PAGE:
Page 2- The Michigan Daily - Friday, October 5, 1990
Nuts and Bolts
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by Judd Winick
by Bill Watterson
Congress holds first meeting
on deficit-reduction proposal
WASHINGTON (AP) -
Congress' first showdown loomed
yesterday on the $500 billion deficit-
cutting plan as an all-out lobbying
blitz by President Bush and top
lawmakers left vote counters opti-
mistic but nervous.
The focus of the battle was in the
House, where despite public expres-
sions of confidence by Democratic
and Republican leaders, aides con-
fided that their vote counts still fell
short of assured passage.
By late Wednesday, each party
was about 40 votes short of getting
majority support in the House for
the measure, with many uncommit-
ted members in both parties, sources
"We're still worried," one Demo-
cratic staff aide said late Wednesday.
"We're still working hard."
Bush summoned 27 Republican
members of congress to the White
House to seek their support for the
plan, which would be the largest
package of tax increases and spend-
ing cuts ever. He dispatched lieu-
tenants to the Capitol to buttonhole
lawmakers in corridors in what one
White House aide called the adminis-
tration's biggest lobbying effort.
"We have people who have
been...advocating certain positions,
coming out of the left, coming out
of the right, coming out of the broad
center, and I'm having to say to
them, 'Now look, lay aside that pas-
sion for that specific issue...and put
the national interest first," Bush told
Senate leaders seemed more con-
fident of prevailing in yesterday's
vote, which was to be on a broad
outline of the spending plan.
Congress will vote in two weeks on
a separate measure containing the ac-
tual spending cuts and tax boosts.
The plan would produce $134 bil-
lion in new taxes, $109 billion in
cuts in benefit programs, and about
$200 billion in reduced militar)
spending over the next five years,
including $40 billion in savings in
the fiscal year that started Monday.
Taxes would be raised on alcohol,
tobacco, yachts, gasoline, heating
oil, a small portion of the incomes
of the wealthy and other luxury
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0 1990 UniversalPress Sy
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Bush plans r
WASHINGTON (AP) - The
Bush administration is preparing a
blueprint for a smaller, less costly
Star Wars shield that could not pro-
tect the United States against an all-
out Soviet ballistic missile attack,
the program's director said yesterday.
The new system, not yet offi-
cially announced, would defend
against "tens or hundreds" of mis-
siles fired accidentally by the Soviets
or deliberately by a Third World
renegade leader, rather than the thou-
sands of missiles that would be ex-
pected to fill the skies in a full-scale
attack by Moscow.
Henry Cooper, the Pentagon offi-
cial in charge of the Strategic De-
fense Initiative, said in an interview
that the revised anti-missile system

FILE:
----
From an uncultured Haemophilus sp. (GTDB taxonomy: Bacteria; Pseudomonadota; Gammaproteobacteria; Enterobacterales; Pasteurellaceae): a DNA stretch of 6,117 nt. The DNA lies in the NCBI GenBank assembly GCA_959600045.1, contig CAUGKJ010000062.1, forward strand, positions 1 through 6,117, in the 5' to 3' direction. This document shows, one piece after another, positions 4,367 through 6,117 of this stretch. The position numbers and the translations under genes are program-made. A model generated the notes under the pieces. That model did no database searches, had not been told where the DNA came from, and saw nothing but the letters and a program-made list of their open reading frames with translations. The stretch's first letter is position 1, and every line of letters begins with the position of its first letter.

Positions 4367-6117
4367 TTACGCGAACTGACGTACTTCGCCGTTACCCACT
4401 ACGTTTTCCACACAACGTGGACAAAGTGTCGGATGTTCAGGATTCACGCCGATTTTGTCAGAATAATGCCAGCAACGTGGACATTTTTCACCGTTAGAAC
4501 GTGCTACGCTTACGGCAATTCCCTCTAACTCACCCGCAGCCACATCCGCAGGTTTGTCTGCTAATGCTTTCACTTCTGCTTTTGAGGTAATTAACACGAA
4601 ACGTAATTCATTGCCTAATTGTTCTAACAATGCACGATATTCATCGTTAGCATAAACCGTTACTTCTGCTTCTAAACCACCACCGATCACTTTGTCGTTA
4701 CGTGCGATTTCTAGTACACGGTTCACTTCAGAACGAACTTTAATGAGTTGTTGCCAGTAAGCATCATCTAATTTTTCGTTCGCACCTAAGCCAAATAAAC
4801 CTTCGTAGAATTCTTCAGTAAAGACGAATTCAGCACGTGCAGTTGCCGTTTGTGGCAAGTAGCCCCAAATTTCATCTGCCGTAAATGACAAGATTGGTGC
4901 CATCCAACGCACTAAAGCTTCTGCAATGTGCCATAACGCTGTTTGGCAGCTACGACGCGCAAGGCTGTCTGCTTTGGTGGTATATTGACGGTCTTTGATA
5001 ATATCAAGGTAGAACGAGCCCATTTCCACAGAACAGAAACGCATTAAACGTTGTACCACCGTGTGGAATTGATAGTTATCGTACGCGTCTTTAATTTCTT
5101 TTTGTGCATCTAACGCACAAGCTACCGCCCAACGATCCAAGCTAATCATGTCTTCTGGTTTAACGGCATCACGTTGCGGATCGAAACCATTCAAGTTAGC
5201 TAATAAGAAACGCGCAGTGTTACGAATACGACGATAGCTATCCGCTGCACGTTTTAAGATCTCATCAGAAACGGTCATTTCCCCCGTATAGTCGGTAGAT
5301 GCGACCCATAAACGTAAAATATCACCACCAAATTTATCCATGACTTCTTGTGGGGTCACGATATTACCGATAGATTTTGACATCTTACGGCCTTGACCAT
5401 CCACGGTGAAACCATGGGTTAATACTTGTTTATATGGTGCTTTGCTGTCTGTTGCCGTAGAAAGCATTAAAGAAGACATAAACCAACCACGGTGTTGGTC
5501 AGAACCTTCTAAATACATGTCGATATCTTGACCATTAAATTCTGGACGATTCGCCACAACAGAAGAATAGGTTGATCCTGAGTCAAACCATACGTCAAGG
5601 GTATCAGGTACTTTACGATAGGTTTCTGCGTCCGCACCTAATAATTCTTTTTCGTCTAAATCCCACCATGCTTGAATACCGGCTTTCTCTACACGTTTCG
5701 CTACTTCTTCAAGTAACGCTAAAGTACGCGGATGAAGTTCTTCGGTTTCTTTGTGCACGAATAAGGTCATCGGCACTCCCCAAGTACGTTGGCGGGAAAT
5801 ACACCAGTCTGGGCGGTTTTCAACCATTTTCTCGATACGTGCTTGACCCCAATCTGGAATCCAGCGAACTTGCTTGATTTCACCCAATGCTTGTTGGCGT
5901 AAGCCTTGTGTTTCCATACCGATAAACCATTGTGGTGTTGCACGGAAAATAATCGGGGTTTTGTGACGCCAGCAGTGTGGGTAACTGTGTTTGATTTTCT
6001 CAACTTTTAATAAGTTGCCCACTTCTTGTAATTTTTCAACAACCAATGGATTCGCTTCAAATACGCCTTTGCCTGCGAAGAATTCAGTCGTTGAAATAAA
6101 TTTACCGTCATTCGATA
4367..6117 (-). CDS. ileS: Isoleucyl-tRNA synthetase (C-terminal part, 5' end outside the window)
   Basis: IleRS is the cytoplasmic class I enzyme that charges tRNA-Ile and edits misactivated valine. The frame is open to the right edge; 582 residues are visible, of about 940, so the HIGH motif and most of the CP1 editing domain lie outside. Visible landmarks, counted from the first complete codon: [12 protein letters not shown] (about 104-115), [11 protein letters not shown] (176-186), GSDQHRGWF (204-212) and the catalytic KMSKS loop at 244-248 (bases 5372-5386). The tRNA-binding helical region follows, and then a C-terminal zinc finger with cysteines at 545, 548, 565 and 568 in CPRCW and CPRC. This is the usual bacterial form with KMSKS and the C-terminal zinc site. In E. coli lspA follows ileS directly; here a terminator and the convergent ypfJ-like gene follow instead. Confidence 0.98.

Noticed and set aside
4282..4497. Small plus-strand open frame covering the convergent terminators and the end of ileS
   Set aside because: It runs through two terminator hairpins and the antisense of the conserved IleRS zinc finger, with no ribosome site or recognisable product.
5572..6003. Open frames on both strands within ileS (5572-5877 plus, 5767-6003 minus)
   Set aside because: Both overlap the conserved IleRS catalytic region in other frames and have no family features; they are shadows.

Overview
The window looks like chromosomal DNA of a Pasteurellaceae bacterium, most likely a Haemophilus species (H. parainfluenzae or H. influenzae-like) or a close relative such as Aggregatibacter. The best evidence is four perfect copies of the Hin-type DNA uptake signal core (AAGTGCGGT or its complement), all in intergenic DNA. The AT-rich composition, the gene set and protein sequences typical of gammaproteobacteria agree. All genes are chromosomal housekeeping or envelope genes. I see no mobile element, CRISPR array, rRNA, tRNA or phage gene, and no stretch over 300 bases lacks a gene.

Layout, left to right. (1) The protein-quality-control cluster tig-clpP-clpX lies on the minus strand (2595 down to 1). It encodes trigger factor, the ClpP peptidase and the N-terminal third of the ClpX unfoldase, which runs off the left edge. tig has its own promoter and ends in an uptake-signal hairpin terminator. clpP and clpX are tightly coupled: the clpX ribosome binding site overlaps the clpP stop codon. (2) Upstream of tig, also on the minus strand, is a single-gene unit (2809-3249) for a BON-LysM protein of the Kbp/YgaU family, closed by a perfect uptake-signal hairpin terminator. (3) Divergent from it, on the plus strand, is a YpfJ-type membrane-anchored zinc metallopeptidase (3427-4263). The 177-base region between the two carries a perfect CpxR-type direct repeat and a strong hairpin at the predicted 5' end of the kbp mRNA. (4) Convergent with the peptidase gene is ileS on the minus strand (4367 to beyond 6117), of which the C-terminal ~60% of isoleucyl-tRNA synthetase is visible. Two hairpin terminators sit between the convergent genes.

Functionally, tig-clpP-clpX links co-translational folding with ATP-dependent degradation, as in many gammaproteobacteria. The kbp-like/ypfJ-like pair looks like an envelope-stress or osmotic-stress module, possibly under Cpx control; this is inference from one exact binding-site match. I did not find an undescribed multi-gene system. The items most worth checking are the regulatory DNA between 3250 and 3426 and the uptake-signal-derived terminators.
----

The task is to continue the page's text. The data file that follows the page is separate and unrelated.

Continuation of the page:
could be deployed more quickly than
the system currently envisioned.
He said he could not give a target
date for deployment or a precise es-
timate of the cost.
M. 3. A I
$ BUDGET PRIORITIES COMMITTEE
Continued from page 2
possible .-ilitary options - would
be "the 'Chainsaw Massacre' in air
"If we carpet bomb Iraq and mas-
sacre millions, we are no better than
Saddam Hussein himself," Cole said.
Political Science Prof. Ernest
Wilson agreed with Cole saying the
United States should not attack Iraq
"simply to kick Hussein out of
Kuwait." He added, however, that if
Iraq invaded Saudi Arabia, "a mulit-
lateral approach would be required."
The remaining speakers focused
on the economic repercussions of the
Gulf crisis for domestic and interna-
"I would say it's still somewhat
uncertain but obviously less than"
the Pentagon's estimate of $55 bil-
lion for the initial phase of the cur-
rent Star Wars plan.
About $20 billion has been spent
on Star Wars research since 1984.
Economics Prof. Robin Barlow
called the Iraqi takeover of Kuwait
"bank robbery" because of the mas-
sive oil reserves Iraq gained in the
Barlow warned that this usurpa-
tion of Iraqi oil by Kuwait would
have far reaching effects for interna-
tional markets by causing "a shift in'
power in OPEC to a more hawkish
Prof. Gunter Dufey of the School
of Business Administration showed
hope for the situation by saying that
the higher oil prices resultant of the
Gulf crisis are "severe but not deadly
for Western economies."
"The markets have shown re-
silience... it gives me optimism,"
The administration is requesting
$4.7 billion for Star Wars in the cur-
rent budget year, but Congress is
expected to shave at least $1 billion
off that figure. The House's version
of the 1991 defense budget set Star
Wars spending at $2.3 billion, a fig-
ure Cooper called "wholly irrespon- t
Even if Congress adopted the:
$3.7 billion 1991 Star Wars budget
proposed by the Senate, the Pen-
tagon would be forced to "terminate